Posted April 8, 2005
International Priests and Seminarians
By Dr. Dean Hoge and Fr. Aniedi Okure, O.P.
Life Cycle Institute at The Catholic University of America
In conjunction with the National Federation of Priests Councils and
the United States Catholic Conference of Bishops
1. Numbers of International Students in Theology
At present about 16 or 17 percent of all priests in the United States were born overseas (including Puerto Rico).
Of them, 87% are diocesan and 13% are religious
CARA found that 22% of students in theology are foreign-born. The students come from many nations, mostly Mexico and Poland, followed by Colombia.
Surveys of ordinands in recent years found that many were born outside of the U.S. In 2002, it was 32%. In 2003, it was 28%. And in 2004, it was 31%. The vast majority were diocesan, not religious — 89%. They come from many nations, but the most frequent in recent years were from Vietnam and Mexico. From these numbers we conclude that about 30% of the recent ordinands have been foreign-born, that is, about 140 to 150 each year.
The international priests are not located randomly around the U.S. On the contrary, they are found mainly in the Pacific coast area, Southwest, Florida, and the greater New York area.
In our survey of international priests, we asked them where they had completed their seminary training. Most went to seminary in other nations; only 19% of the diocesan priests and 23% of religious completed their seminary studies here. Most were ordained in other nations, not in the United States; only 20% of diocesan priests and 30% of religious were ordained in this country.
2. Reactions of Americans to International Priests
We gathered extensive viewpoints from American laity. On balance, Americans prefer local-born clergy over international clergy, but there were some exceptions. A minority of laity believe that the American Church should be internationalized and that all Catholics need to be reminded that the Church is universal. These persons welcome international priests because of their cultural and spiritual input. Yet, more generally, we must realize that international priests work in a less-than-receptive parish context.
We listened to complaints made against international priests. Four complaints are the most common, and we list them here in order of frequency. First is that many international priests are poor in English. This problem has two components — some priests never were very good in English, and other priests, though English-speaking in their homelands, have very strong accents. Americans commonly told us, when referring to the second type, that the priests are okay in one-on-one conversations, when they speak from the pulpit they can be difficult to understand.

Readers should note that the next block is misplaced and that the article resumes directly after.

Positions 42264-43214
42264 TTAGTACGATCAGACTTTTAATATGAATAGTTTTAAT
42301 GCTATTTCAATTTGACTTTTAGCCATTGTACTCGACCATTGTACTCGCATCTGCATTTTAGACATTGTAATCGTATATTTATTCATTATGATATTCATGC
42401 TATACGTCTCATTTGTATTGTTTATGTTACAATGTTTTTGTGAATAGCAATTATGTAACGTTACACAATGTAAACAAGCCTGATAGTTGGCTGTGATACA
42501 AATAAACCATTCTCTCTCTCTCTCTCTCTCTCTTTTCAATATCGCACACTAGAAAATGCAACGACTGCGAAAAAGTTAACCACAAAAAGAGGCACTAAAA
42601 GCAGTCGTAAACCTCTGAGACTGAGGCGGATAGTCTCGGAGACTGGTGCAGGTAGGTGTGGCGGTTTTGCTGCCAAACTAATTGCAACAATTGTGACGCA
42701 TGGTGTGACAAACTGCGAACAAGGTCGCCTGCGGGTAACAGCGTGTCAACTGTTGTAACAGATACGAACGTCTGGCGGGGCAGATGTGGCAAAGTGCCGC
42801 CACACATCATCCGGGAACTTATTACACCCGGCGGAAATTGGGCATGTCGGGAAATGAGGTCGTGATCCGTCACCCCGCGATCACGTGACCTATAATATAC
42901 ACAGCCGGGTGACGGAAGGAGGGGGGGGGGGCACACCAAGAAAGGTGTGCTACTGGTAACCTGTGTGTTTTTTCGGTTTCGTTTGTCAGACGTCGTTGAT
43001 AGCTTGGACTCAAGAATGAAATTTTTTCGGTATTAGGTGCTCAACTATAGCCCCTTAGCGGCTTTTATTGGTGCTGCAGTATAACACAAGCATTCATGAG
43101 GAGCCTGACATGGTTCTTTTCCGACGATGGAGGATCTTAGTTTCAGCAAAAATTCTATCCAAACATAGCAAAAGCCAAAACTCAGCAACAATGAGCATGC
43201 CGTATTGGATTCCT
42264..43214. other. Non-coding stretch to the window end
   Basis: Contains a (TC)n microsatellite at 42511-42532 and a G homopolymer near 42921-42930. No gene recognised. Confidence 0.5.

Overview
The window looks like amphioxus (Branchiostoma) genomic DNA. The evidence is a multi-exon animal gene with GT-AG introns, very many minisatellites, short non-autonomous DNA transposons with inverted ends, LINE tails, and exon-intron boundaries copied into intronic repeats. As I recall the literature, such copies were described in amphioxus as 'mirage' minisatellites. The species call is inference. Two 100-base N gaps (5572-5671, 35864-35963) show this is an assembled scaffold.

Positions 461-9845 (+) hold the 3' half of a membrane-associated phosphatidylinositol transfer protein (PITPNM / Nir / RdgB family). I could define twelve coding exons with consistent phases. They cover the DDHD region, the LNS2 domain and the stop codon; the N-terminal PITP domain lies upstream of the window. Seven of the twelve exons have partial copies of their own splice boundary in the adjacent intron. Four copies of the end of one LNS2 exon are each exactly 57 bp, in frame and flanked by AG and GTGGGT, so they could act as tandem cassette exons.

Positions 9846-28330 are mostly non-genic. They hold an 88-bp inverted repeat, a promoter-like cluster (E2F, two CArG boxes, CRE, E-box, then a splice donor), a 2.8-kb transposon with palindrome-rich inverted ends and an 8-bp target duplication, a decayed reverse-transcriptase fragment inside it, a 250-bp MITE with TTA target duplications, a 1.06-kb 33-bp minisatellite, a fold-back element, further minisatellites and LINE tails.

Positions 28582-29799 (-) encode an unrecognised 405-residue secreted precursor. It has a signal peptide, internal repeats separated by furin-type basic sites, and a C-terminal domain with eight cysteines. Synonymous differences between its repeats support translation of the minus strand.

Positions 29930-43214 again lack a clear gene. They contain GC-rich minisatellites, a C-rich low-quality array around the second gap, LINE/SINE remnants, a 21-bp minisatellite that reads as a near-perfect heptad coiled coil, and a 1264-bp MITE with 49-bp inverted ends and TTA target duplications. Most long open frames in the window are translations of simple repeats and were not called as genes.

A by-product of limited English is that some international priests feel inadequate and shy, especially around other priests. They prefer interacting with priests who speak their own language. This is beneficial in that their same-language friends provide good personal support in a strange land. Yet occasionally we heard complaints that international priests do not interact with American priests.
The second complaint can be described broadly as “cultural insensitivity.” It covers a range of specifics, but invariably one of them is relations with women. Problems with women are usually that these priests in their homelands are unaccustomed to strong, opinionated women working collaboratively with them, thus the priests feel resentful or threatened by women on the parish staff.
Other cultural differences which our interviewees described occur around personal relationships, etiquette, and congeniality in rectory life.
The third complaint is less common — that the international priests have a pre-Vatican II ecclesiology. This is understandable in that many come from homelands with a pre-Vatican church culture. The specific irritations in this regard are that some priests expect laity to be deferential and that some priests try to rule their parish like a personal kingdom.
The fourth complaint is infrequent, yet it is worth mentioning. It is that international priests engage unduly in raising money, either to send home to their families or for themselves. We found in our survey that 49% of diocesan priests send money back to their family or diocese, and 13% of religious priests do so. In a separate question we asked if, since coming to the U.S., they have raised money from parishioners to support their diocese, religious order, or mission project in their home country. Nineteen percent of diocesan priests and 11% of the religious priests said yes. Americans were ambivalent when speaking about the topic of fund-raising, since everyone knows that America is wealthy while Third World nations are poor, and everyone recognizes that international priests have loyalties at home. If priests send some of their paycheck money home, no one minds. But if they raise funds from parishioners, it causes tensions. It is an irritant in the dioceses, many of which have explicit rules against any fund-raising by priests unless approved by the pastor or chancery.
We list these complaints to covey their content, but we do not wish to imply that nobody complains about American-born priests. Laity and fellow priests do. Nobody should think that international priests are the sources of problems while locally-born priests are not. Two vicars for priests told us that the international priests brought in no more problems, on average, than American priests. Anyway, regardless of the quantity of the problems, we believe that whatever could be done to eliminate the irritants should be done.